Sometimes one suspects that the tacit message from such traditionalists is: “I don’t get everything I want—why should they?” The educator John Holt once remarked that if people really felt that life was “nothing but drudgery, an endless list of dreary duties,” one would hope they might “say, in effect, ‘I have somehow missed the chance to put much joy and meaning into my own life; please educate my children so that they will do better.’”23 Is our primary goal to help kids take delight in learning, or is it to train them to do what they’re told, even if (or especially if) those things are unpleasant?

Kohn, Alfie. The Myth of the Spoiled Child (pp. 113-114). Hachette Books. Kindle Edition.

Regardless of the experiences that might be found among certain individuals, though, to endorse BGUTI is a way of saying to a child, “Your objections don’t count. Your unhappiness doesn’t matter. Suck it up.” (This attitude is made strikingly explicit with posters and buttons that feature a diagonal red slash through the word whining.)24 People who adopt this perspective are usually on top, issuing directives, not on the bottom being directed. “Learn to live with it because there’s more coming later” can be rationalized as being in the best interests of those on the receiving end, but it may just mean “Do it because I said so.” It functions as a tool to ensure compliance, which has the effect of cementing the power of those offering this advice.

Kohn, Alfie. The Myth of the Spoiled Child (p. 115). Hachette Books. Kindle Edition.

Some teachers say, “Life is hard and full of insult. We must prepare children to cope with it by giving them a taste of insult in school.” It is true that modern life is often like a rat race. People struggle to be first in line; they push, wrestle, insult, and lie.

Do we want to prepare children for such life? No. On the contrary. We need to tell children that rat races are not good for people. We want school to be not a replica of, but an alternative to, raw reality. Such a school needs teachers with sophisticated sensitivity and effortless empathy.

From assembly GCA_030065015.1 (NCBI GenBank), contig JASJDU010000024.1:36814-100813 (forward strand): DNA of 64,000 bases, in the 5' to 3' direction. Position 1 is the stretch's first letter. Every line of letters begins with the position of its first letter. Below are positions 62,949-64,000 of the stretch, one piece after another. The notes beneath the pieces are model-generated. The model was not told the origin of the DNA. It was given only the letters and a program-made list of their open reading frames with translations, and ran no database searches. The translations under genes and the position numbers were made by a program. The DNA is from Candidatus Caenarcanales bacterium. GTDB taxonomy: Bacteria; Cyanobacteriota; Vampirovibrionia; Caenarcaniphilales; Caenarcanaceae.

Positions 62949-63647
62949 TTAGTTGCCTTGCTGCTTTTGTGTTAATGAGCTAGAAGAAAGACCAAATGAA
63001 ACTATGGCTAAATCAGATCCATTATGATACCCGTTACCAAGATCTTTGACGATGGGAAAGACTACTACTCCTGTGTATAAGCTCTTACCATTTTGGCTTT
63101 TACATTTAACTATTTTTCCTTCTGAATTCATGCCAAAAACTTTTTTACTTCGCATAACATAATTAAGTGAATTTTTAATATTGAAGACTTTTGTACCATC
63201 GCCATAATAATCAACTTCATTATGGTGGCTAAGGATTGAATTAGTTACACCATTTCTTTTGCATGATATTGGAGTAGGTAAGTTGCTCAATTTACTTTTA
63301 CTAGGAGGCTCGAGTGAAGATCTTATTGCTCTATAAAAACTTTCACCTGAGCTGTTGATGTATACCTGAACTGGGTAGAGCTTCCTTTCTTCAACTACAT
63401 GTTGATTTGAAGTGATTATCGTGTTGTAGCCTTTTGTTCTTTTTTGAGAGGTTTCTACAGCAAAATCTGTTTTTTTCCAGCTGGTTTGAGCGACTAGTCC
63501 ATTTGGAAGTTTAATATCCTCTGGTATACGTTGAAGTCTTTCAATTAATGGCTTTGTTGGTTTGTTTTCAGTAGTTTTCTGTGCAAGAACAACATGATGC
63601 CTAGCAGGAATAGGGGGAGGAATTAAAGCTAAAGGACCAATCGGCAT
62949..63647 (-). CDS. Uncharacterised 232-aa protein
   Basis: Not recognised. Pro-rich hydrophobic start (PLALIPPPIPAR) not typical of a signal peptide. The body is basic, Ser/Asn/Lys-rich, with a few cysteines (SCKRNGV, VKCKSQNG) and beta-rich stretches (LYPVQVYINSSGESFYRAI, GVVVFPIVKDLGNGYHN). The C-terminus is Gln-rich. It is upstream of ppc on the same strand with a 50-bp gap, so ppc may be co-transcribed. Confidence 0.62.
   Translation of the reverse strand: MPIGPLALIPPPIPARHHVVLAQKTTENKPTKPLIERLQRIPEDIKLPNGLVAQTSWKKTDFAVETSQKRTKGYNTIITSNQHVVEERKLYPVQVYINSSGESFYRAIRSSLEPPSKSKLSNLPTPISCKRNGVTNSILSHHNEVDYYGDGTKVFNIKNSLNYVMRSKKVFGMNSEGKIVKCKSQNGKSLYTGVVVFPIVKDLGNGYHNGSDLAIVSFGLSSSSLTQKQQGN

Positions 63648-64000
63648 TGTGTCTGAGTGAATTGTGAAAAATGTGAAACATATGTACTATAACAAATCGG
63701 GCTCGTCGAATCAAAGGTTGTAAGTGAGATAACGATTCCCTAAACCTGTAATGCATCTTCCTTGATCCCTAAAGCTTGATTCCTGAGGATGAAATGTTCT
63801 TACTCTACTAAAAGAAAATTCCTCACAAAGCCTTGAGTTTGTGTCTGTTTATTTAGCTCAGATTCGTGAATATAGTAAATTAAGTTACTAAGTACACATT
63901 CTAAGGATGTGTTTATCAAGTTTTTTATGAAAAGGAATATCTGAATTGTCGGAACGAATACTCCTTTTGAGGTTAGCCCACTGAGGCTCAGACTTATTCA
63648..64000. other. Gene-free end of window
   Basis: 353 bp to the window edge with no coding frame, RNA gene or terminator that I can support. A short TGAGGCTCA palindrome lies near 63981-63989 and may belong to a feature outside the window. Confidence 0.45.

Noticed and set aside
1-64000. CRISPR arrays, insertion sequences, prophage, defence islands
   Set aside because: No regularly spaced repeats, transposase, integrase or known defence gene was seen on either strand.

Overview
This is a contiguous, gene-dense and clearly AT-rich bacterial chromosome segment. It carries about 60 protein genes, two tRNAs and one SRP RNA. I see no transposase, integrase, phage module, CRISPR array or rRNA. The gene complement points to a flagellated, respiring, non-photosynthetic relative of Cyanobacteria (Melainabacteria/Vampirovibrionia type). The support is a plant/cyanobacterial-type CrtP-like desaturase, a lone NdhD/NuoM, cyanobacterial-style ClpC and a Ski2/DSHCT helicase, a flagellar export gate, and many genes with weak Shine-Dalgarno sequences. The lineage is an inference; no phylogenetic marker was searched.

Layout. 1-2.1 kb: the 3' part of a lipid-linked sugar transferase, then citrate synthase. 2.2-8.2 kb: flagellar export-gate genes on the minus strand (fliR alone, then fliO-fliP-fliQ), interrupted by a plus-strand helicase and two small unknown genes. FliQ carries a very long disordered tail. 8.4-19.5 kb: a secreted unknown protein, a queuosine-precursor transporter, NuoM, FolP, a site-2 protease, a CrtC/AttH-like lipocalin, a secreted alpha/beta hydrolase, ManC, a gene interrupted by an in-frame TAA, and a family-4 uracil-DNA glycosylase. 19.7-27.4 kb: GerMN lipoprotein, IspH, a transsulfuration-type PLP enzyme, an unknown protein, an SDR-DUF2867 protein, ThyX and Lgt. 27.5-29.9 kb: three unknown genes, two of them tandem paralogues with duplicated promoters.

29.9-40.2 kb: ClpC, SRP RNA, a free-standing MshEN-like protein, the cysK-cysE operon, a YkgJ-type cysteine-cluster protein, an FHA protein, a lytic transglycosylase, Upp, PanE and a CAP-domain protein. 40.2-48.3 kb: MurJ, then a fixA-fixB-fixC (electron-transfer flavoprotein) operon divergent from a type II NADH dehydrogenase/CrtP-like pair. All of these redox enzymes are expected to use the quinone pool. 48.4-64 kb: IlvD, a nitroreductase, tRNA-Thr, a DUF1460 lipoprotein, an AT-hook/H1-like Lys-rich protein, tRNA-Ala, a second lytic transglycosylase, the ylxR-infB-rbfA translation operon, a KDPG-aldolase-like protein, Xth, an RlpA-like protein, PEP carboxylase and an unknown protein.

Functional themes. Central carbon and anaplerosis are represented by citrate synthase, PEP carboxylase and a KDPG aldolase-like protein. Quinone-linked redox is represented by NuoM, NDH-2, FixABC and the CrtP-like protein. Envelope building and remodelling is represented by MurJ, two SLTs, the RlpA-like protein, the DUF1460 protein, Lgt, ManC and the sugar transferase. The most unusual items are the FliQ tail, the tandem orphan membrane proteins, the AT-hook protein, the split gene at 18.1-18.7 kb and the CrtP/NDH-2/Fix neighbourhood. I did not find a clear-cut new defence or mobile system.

Haim Ginott

We have normalised violence against Black people in this country. So normal is this violence that instead of fighting a government that enables the creation of such violent and debilitating conditions for a Black child, we want to talk instead about how Black CHILDREN must just work hard, just endure the pain of poverty, the pain of neglect, the pain of being dehumanised, the pain of being second-class citizens in their own country, and they will be fine. We want to measure the strength of Black CHILDREN by how much pain and suffering they can take without breaking. Suffering is normal to us. We even romanticise it. That distinction is only truly meaningful because the student suffered to have it. We applaud our children for surviving a ruthless system as if it is an initiation into being a functional human-being, when in reality, it creates Black adults who spend their entire lives recovering from their childhoods (and often failing).

This violence that defines Black lives in our country is not normal and we must stop normalising it.

Malaika Mahlatsi

Read more about how “coddling” vs. “preparing for the real world” is bad framing on our “Coddle” glossary page.